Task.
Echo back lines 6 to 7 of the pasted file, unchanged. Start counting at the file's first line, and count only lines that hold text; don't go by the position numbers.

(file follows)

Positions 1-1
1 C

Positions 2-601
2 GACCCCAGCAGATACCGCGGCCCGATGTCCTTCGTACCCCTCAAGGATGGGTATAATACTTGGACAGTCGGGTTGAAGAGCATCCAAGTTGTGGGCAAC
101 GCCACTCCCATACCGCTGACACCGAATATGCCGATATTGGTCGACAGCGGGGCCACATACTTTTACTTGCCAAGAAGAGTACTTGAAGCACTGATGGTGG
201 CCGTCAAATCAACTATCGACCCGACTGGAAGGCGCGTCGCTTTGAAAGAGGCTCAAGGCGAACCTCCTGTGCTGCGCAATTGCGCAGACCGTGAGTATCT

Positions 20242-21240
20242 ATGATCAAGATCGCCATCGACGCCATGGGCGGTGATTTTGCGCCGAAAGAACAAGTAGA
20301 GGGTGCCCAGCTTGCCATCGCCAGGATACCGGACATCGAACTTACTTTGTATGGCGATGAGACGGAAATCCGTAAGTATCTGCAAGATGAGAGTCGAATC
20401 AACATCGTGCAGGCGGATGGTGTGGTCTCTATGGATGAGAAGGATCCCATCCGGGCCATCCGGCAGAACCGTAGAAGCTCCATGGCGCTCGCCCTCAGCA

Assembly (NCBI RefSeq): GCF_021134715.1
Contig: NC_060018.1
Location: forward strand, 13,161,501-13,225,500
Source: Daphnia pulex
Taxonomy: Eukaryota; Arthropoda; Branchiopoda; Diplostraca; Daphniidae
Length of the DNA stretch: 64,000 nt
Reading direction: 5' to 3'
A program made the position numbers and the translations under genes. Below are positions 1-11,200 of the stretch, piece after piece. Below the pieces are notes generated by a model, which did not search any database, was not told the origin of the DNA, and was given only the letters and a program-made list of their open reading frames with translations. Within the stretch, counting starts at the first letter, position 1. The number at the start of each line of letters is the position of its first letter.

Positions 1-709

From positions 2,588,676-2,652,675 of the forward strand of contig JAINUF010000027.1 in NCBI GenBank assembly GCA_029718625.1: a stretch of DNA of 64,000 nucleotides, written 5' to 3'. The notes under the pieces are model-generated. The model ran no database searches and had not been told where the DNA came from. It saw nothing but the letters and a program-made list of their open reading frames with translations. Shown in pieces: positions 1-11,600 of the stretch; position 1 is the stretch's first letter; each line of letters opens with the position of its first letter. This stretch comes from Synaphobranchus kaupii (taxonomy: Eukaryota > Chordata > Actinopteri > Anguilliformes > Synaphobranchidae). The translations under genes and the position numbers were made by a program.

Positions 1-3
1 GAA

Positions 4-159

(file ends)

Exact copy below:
201 CCGTCAAATCAACTATCGACCCGACTGGAAGGCGCGTCGCTTTGAAAGAGGCTCAAGGCGAACCTCCTGTGCTGCGCAATTGCGCAGACCGTGAGTATCT

Positions 20242-21240